Feb 19, 2013

The blog in which I hope I am able to give him what HE needs.

This is a sentence that will rock your world.  It will make you think for hours, days, and even, weeks about what was said, what should have been said, how it was said, and if too much was said.  When this sentence comes from a girl, it makes sense.  When it doesn't, it kinda' makes you wish you had some sort of psychology degree to talk about this sentiment.  Or, at best, have one nearby that can help both of you cope with it.

"Mom, I want to be a girl."

When he said it, I think he knew that a seven year old boy should not be thinking this, but he just had to say it.  I sort of blanked out and said something about how G-d made him this way for a reason, and that while it is fun to play with girl things, he is not a girl.  While it hasn't been brought up again since, I can tell you that I am freaked out.  I love him.  I love that he shared that with me.  I wish he had shared something more along the lines of the fact that playing with his sister's dolls was boring, or playing dress up with her dress up bin was yucky, but he didn't.  He told me he wants to be a girl.

Nature vs. nurture debate time.  His sister, a neurotypical six year old, loves being a girl.  Seven year old autistic spectrum brother, does EVERYTHING with his sister.  They are inseparable.   They love each other, and to play together, since they both appreciate and enjoy the same things.  "Girlie" things.  I am not in the least bit feminine, other than the fact that I have ovaries, a uterus, and some other girlie parts that my husband can tell you more about than I can.  (For real- dude can tell me if I am getting a yeast infection before I have one- just by noting the color of my skin.  It's a gift. And it's creepy.) My husband, father of the two aforementioned migits, is not particularly masculine.  He is not competitive, nor is he really the game watching type of dad.  His main interest- musical theater.  He is the man that will always notice if one of my friends got a hair cut/color.  I never notice such things.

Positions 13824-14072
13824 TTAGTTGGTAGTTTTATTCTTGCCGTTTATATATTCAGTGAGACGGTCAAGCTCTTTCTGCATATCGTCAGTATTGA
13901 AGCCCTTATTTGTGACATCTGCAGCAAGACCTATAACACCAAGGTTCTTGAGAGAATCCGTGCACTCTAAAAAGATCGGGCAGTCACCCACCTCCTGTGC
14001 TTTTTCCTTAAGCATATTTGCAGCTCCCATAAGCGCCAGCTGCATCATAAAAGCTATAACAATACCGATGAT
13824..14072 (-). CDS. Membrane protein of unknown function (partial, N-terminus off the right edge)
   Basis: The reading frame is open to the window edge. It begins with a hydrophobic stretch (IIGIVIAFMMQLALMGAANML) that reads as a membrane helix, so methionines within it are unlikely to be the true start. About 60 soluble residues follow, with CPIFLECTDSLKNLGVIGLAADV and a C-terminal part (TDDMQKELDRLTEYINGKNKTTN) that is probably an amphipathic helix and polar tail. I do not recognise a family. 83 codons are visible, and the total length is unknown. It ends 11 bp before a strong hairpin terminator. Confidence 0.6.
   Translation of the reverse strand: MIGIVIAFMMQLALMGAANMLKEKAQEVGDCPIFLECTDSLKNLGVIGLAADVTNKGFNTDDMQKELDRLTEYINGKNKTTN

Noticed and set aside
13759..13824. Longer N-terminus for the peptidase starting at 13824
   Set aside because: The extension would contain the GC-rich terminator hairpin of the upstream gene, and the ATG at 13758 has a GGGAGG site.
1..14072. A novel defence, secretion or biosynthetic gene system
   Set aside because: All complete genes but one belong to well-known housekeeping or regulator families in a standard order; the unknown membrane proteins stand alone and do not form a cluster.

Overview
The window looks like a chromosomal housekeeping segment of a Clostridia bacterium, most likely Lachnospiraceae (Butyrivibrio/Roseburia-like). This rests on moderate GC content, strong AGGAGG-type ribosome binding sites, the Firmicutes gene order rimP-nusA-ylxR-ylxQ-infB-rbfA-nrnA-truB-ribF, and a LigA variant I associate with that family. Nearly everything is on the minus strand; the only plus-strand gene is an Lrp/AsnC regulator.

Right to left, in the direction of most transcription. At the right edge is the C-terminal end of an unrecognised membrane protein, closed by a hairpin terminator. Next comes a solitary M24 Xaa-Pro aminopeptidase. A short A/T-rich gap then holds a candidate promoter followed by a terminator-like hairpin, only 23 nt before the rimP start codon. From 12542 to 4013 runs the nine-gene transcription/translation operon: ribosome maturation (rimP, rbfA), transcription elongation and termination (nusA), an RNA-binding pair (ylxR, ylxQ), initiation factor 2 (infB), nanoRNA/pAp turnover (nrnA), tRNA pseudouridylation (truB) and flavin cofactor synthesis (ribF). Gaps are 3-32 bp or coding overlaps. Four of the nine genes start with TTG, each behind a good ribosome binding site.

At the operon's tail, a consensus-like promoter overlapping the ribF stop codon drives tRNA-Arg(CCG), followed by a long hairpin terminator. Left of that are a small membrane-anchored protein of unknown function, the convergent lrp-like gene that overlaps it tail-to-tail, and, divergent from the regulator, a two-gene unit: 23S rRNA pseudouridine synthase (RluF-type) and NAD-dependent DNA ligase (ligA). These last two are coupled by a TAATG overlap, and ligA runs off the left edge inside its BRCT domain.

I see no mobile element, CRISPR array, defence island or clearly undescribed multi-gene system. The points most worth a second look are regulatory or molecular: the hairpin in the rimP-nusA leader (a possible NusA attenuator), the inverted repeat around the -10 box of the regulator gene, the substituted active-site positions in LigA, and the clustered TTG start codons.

Hubby has been trained well to open doors for a lady.  We have forced that upon our son, who I venture to assume, thinks that doors should be held open for him.  Even at younger stages of life, we have always had concerns about him.  When I say, "we," I am not referring to both my husband and I.  Mostly me and others around me.  They have or have had young boys, and his behaviors do not match up.  Is it because he is not around boys enough?  Is it because his male role model is more effeminate than his mother?  Is it because he has a sister that he is so close with?  Or is it the feminist culture we live in where women are allowed every right that the opposite sex is allowed, yet still demand to be treated specially as a woman?

This is not a religious debate for me.  This is me seeing ahead, and seeing how difficult it must be to feel this way.  To feel accepted, and normal.  To feel right.  And to fit in.  All of which, is already a struggle for him.  I do not believe that G-d finds this sinful.  I think G-d made him, and G-d loves him, and so she I.  This is not about me loving less.  It's about me loving so much that I don't want to see him struggle more than he already does in life.

I can see the allure, but I also see a difficult path.  I love the fact that I have had a difficult path in life. It has built character that I might other wise had been without.  I don't want to take all the challenges out of my children's life journey, but I also won't allow either of them to face challenges alone.  I might be premature on this, and he might develop a stronger sense of his masculinity in time, but until that day, I will love him, and how G-d made him.  Gender confused, and all.

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